He said, “You are from California, no doubt, where the paintings have to match the sofa or the rug. In Europe, many people live in small apartments and they buy something with which they can decorate their small private spaces. The paintings mean something to them. They derive personal satisfaction from them and they are not just for decoration.”
"How much?” was my next question and the price of 120 punts settled the question. I promised the man, I would return the following year and buy the painting if he still had it.
The following year we made our way down to Ballydehob and the small sign still hung above the door, swinging gently in the breeze announcing ”The Miniature Art Gallery”. Delighted to see it was still there we were disappointed when we approached the door and a hand lettered sign said “The Miniature Art Gallery has been Closed Permanently - Please see the craft shop at the top of the street.” It wasn’t long before we were at the door of a small shop with a sign that said Craft Shop. Another sign said “Closed for vacation”. It was October and it made sense that someone might be off on vacation. A few feet away a man was working, patching a stone wall that ran by the shop. I asked if he knew if the owners lived in town and might be willing to open up for us. I explained that we’d come all the way from San Francisco to purchase a small painting we’d seen in the miniature art gallery the previous year. He said he was sorry the owners were in Portugal but since he owned the building he could let us in and we could look around for the painting and leave the money with him. What a wonderful coincident I thought at the time. The painting was not there however I bought a small painting anyway and as I am looking at it now I realize that I saw this same scene in Donegal and painted a very similar scene myself.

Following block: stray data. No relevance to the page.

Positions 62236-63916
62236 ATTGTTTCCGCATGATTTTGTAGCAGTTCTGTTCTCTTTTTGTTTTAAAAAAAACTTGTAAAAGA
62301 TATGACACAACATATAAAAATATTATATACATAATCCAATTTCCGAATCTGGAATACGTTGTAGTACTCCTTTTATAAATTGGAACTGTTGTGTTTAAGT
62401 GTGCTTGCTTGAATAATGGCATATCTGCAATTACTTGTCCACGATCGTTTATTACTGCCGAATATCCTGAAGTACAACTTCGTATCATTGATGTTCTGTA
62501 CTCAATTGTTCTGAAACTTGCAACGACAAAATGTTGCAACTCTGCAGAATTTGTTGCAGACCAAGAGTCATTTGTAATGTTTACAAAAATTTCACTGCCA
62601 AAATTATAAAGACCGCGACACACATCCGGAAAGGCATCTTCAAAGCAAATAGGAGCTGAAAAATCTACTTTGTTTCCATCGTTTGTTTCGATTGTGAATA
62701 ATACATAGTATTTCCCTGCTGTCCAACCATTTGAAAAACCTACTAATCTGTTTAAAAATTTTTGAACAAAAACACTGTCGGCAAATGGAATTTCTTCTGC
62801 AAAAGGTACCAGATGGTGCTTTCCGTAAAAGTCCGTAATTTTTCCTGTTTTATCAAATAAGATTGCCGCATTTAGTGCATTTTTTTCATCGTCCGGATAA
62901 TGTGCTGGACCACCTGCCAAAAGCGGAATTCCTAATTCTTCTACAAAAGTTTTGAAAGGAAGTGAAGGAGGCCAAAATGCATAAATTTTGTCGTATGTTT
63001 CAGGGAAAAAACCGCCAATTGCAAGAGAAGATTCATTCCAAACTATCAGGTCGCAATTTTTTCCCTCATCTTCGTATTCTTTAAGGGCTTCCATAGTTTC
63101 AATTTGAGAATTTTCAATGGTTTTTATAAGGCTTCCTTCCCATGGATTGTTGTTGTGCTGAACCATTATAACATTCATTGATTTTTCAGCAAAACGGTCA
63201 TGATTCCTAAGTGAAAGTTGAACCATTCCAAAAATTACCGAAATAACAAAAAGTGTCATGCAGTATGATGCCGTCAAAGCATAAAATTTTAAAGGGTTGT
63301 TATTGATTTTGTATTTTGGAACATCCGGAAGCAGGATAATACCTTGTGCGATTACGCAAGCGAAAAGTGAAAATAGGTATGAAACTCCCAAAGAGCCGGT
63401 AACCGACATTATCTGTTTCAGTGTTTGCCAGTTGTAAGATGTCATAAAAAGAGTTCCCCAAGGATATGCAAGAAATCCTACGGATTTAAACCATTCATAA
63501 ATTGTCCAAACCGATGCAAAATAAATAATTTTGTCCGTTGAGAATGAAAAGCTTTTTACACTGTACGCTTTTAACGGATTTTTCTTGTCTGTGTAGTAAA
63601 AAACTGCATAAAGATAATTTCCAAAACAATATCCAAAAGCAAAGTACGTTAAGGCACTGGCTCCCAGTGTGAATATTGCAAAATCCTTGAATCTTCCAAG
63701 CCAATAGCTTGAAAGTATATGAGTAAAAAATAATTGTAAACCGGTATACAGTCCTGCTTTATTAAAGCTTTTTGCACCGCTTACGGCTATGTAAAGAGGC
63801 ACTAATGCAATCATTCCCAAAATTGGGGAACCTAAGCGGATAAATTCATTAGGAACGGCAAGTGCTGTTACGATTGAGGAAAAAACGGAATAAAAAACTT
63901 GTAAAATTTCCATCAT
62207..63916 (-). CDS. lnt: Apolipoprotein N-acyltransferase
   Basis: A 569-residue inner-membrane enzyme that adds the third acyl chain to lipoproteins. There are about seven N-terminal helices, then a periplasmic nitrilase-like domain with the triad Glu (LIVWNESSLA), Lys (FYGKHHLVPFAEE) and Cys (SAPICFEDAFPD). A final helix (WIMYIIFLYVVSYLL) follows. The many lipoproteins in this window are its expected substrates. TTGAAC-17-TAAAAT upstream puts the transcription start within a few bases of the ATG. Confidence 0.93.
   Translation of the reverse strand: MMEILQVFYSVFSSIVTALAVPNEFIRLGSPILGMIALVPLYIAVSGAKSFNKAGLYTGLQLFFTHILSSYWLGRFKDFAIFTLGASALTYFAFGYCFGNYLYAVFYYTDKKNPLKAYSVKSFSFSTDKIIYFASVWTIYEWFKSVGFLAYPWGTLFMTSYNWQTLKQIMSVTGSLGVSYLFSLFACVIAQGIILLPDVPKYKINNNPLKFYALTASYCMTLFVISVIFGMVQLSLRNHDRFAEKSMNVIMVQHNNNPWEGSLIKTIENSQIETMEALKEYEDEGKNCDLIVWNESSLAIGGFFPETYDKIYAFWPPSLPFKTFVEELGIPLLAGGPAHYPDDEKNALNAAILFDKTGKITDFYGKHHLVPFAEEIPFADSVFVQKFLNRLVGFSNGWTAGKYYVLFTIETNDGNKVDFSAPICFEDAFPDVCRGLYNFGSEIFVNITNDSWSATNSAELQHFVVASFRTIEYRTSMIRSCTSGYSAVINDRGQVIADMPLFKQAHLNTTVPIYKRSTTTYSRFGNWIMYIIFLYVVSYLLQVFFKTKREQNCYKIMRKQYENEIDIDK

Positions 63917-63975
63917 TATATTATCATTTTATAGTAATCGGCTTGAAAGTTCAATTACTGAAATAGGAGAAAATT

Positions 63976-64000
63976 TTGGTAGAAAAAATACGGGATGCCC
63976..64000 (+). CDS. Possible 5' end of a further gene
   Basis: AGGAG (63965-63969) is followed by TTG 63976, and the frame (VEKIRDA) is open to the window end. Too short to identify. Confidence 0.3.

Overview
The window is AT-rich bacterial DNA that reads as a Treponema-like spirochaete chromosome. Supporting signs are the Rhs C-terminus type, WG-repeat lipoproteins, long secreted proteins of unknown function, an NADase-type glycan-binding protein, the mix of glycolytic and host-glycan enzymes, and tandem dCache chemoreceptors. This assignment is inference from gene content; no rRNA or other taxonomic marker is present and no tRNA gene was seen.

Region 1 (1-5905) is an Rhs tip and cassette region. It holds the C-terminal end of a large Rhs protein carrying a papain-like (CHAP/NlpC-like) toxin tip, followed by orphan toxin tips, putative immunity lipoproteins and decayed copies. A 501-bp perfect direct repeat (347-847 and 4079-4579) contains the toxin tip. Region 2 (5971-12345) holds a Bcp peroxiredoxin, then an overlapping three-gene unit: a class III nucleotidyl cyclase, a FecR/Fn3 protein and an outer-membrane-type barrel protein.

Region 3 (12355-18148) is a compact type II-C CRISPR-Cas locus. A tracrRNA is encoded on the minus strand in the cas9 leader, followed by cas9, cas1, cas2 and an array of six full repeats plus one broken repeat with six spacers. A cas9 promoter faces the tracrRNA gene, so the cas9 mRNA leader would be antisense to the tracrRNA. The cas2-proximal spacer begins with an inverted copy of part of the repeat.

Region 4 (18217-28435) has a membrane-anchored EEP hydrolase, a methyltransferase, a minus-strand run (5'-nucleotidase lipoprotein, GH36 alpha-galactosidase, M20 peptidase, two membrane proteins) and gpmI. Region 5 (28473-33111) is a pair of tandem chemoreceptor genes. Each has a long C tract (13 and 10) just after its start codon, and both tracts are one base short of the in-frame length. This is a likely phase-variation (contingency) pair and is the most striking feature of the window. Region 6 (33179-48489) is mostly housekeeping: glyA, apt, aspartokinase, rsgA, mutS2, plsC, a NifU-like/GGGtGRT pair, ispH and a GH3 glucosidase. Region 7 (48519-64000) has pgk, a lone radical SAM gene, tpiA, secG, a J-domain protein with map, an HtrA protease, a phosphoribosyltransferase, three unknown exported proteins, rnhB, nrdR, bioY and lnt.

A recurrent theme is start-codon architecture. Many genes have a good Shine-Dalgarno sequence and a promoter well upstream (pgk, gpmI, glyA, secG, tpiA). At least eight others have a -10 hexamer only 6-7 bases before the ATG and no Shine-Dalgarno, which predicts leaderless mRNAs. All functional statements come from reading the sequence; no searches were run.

We didn’t let on to the man who helped us that is was not the same painting but instead paid him, thanked him and left. It wasn’t long after that while visiting a craft shop in Skibereen I just happened to come across a small sign that said, “The miniature paintings are from The Miniature Art Gallery in Ballydehob. To purchase, please speak with the proprietor.” I asked the lady there if she was the proprietor who replied “Heavens no I am only a sales clerk”. I asked if she could sell me the painting or if I needed to speak with the proprietor. My next question was how much was the painting and was pleased when she said “80 punts”. Still sad that I had missed a chance to speak again with the old man at the gallery I asked about him and the sales clerk said that the old man from the miniature art gallery had “just disappeared”. This disturbed me greatly to hear someone had just disappeared and it wasn’t until a few years later that the owner of the Clifden House explained it to me.
Those few minutes with the old gentleman had helped me decide to paint small to appeal to people’s private nature and not their public wall space needs.
|All images contained herein are for viewing only and under the exclusive copyright of the artist. Phil Terry © 1997-2012|